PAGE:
The UK’s orderly exit from the EU is still in limbo. No matter how things will turn out, the inability of Theresa May’s government to get parliamentary approval for the Withdrawal Agreement has made the process a fiasco. Brexit is delayed, government in crisis, public opinion deeply divided and a “no deal” Brexit has become a realistic possibility. All of this happened, even though Theresa May applied a tried and tested strategy for pushing international agreements through parliament. Her failure holds important lessons for how (not) to involve parliament in international negotiations.
The Trump administration’s recent statements and actions have removed any doubt that it is set on dismantling part of the multilateral order which the United States once helped build. America’s retreat from the role of a hegemon that creates and enforces order is a problem for US allies committed to a rule-based world. What can they do to save it, and what can they learn from past episodes of US unilateralism? In this blogpost (based on a new article), we argue that even though great challenges remain, in many policy-areas the prospects of a “multilateralism minus one” have improved.
The terrorist attack in New Zealand which resulted in 50 deaths and multiple injuries is a bloody and tragic reminder of the threat posed by the far-right. The world has been scarred by an upsurge in far-right attacks, many perpetrated by lone actors. Yet, recent research has demonstrated that the far-right is dramatically understudied in comparison to other forms of violent radicalisation.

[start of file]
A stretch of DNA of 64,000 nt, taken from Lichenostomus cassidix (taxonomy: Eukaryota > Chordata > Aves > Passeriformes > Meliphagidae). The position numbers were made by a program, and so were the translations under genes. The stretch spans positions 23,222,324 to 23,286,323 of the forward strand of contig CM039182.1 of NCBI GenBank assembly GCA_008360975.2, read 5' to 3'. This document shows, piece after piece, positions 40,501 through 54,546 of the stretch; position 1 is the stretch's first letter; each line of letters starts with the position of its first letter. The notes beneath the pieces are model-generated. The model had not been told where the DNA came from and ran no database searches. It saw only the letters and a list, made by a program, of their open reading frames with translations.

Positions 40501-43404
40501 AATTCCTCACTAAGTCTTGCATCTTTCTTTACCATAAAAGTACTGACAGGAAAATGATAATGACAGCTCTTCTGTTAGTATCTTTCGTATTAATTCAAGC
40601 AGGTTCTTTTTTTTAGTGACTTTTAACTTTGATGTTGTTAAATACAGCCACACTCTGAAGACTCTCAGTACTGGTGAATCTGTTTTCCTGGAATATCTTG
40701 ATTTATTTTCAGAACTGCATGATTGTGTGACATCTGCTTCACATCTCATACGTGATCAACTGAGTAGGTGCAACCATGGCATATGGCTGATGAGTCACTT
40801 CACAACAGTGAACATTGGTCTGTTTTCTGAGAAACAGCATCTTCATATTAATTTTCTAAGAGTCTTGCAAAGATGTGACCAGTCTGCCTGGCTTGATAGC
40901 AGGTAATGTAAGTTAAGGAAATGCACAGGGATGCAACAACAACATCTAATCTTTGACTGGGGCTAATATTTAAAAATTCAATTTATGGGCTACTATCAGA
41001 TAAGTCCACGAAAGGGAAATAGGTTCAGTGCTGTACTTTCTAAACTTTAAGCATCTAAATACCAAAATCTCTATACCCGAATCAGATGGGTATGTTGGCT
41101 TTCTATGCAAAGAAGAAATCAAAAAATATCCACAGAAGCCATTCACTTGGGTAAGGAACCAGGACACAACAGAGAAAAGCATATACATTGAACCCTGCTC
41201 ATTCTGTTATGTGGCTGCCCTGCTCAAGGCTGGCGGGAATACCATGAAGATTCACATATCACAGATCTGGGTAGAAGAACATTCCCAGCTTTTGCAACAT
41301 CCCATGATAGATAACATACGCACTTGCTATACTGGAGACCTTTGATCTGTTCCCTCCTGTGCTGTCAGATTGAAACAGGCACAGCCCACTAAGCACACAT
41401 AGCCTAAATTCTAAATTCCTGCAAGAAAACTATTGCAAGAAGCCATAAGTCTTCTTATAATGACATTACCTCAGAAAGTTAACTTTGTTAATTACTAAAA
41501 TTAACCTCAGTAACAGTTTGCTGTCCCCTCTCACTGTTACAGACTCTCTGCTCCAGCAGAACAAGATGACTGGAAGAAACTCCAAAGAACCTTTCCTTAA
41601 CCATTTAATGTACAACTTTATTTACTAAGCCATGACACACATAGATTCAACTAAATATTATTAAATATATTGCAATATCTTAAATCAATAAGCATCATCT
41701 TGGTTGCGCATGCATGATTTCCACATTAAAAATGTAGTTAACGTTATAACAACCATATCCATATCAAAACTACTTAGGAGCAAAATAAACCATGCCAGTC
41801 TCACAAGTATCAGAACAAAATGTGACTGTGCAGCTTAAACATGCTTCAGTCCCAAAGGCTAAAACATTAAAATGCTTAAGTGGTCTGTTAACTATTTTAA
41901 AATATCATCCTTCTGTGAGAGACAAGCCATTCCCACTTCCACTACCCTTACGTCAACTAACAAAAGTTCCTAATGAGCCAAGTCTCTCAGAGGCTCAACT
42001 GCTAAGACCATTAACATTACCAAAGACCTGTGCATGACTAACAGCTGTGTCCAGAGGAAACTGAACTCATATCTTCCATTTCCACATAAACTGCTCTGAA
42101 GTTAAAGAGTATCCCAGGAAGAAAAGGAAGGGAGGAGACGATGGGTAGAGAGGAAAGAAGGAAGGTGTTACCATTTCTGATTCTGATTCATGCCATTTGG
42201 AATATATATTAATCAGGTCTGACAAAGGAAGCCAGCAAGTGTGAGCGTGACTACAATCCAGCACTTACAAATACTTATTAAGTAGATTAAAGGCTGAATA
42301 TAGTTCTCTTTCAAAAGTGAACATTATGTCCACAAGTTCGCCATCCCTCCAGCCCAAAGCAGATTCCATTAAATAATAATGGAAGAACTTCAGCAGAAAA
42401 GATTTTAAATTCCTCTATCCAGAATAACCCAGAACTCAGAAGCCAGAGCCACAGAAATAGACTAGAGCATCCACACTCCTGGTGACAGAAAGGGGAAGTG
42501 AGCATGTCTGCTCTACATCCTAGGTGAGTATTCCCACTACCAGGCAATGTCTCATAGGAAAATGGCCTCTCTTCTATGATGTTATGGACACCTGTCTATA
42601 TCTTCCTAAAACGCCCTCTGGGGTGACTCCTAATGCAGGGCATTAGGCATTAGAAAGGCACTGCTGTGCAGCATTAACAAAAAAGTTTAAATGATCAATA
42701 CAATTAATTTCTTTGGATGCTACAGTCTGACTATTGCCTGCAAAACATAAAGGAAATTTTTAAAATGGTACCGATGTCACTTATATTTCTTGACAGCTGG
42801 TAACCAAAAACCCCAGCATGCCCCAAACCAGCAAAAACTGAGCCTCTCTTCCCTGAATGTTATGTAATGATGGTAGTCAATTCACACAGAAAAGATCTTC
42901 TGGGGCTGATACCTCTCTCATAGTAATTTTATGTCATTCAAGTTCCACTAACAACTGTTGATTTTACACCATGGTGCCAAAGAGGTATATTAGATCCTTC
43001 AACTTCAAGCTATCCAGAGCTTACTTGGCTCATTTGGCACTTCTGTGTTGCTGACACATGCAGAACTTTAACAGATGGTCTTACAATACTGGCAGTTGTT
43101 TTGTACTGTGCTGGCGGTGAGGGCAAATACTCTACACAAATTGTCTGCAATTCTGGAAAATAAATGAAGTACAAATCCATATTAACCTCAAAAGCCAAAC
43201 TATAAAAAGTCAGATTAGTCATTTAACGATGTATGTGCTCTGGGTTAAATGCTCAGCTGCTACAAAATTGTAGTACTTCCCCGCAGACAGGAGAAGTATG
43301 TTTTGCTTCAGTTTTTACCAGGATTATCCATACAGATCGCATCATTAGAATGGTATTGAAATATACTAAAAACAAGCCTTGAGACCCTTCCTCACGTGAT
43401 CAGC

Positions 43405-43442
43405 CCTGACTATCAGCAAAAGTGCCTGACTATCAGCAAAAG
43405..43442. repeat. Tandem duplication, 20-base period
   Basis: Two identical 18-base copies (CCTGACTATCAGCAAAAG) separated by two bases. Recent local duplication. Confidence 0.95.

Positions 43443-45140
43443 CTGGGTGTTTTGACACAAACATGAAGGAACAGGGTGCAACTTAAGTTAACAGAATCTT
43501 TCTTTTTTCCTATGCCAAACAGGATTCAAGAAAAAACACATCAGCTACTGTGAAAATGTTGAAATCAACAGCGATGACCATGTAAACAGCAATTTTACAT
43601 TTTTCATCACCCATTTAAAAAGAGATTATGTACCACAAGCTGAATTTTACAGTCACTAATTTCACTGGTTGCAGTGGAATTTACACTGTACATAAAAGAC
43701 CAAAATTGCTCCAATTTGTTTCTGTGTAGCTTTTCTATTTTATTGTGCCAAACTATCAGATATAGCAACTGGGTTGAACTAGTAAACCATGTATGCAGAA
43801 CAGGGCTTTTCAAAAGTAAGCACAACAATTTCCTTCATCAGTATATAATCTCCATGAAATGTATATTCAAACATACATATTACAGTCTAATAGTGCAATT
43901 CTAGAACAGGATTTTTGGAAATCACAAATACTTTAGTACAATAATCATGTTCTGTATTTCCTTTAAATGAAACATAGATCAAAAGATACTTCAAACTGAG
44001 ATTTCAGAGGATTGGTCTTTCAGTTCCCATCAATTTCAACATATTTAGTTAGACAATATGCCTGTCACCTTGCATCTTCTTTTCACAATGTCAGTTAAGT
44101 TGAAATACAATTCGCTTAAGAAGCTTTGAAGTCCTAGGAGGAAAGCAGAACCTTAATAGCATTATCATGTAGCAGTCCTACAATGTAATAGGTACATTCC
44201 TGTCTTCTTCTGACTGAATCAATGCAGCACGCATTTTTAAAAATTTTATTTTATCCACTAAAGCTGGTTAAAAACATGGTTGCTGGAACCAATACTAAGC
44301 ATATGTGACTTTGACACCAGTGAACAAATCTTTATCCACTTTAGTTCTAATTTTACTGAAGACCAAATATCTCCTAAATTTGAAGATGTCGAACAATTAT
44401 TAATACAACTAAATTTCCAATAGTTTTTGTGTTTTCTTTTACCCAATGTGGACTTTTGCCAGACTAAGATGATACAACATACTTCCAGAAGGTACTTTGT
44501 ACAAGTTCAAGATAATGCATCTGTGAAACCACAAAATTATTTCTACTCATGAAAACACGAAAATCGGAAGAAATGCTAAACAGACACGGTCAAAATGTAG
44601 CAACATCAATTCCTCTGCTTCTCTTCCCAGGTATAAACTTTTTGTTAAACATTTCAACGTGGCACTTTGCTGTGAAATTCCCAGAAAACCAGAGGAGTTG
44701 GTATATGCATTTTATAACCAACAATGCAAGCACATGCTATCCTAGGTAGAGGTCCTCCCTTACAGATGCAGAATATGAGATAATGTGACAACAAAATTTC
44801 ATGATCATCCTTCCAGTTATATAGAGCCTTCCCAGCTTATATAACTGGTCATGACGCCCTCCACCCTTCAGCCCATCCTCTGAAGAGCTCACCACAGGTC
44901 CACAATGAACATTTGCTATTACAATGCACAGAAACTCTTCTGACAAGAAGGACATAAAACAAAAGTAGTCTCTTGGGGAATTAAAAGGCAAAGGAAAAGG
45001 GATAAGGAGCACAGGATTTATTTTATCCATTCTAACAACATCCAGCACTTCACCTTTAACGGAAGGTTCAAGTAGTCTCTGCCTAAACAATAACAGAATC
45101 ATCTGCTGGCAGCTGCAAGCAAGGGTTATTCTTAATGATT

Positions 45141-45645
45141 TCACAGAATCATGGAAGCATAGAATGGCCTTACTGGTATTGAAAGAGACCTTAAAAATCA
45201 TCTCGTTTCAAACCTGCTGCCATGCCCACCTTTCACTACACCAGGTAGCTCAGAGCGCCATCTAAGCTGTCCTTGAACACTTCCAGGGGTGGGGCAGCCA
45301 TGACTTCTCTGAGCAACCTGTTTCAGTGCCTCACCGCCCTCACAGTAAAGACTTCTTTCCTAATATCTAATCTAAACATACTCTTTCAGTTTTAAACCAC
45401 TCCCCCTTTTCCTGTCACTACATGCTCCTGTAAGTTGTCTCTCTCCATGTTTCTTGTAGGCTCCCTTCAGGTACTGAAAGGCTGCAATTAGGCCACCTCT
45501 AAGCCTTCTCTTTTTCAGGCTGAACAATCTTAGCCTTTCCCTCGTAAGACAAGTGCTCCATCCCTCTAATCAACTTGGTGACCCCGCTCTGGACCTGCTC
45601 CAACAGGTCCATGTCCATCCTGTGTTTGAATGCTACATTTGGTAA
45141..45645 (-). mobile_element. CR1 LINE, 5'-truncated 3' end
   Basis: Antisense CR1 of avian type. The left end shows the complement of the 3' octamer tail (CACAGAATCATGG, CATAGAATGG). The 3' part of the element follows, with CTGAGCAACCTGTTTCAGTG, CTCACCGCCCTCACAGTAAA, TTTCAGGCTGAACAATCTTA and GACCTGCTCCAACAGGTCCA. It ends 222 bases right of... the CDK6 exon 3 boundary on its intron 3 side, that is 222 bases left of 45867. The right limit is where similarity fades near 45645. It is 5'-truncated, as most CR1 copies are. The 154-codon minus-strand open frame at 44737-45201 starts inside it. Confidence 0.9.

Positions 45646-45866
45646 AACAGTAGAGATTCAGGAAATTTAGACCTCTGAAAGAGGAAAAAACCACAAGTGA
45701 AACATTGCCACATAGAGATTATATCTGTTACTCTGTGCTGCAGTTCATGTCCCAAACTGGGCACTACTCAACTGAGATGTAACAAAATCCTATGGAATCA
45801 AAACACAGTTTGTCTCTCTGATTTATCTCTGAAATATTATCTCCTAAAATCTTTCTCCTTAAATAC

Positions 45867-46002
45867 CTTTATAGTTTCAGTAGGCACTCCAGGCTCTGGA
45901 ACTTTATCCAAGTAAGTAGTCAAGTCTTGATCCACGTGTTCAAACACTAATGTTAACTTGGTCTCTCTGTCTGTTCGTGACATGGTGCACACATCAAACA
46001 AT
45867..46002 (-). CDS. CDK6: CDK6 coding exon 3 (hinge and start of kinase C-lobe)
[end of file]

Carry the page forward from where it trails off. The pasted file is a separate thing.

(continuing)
Since the election of Rodrigo Duterte to President of the Philippines, the Philippine National Police has waged an unrelenting war against drug crime that cost the lives of thousands of suspects. A spatial and temporal analysis of the past 30 months suggests that violence is slowly receding. While the situation is still highly problematic, a number of positive developments suggest that in an increasing number of provinces police violence is slowly returning to its pre-Duterte levels. While the master-key for ending the killings lies with the central government, provincial governments can do their share to mitigate the deadly repercussions of the Duterte government’s drug war.
With the emergence of the G5 Sahel cooperation and the creation of a distinct military force – the G5 Sahel Joint Force – military cooperation of the EU in the Sahel has gained new weight. The visit of German Foreign Minister, Heiko Maas, to the region last week together with recent high-level meetings of the G5-Sahel General Secretary, Maman Sambo Sidikou, and Burkina Faso’s President, Roch M. Kaboré, with the German Government highlight this development. The EU, including Germany and France, are key partners to support security and development in the Sahel. However, current developments in combat zones demonstrate the risk of the operating forces to further fuel conflict and accelerate human rights abuses.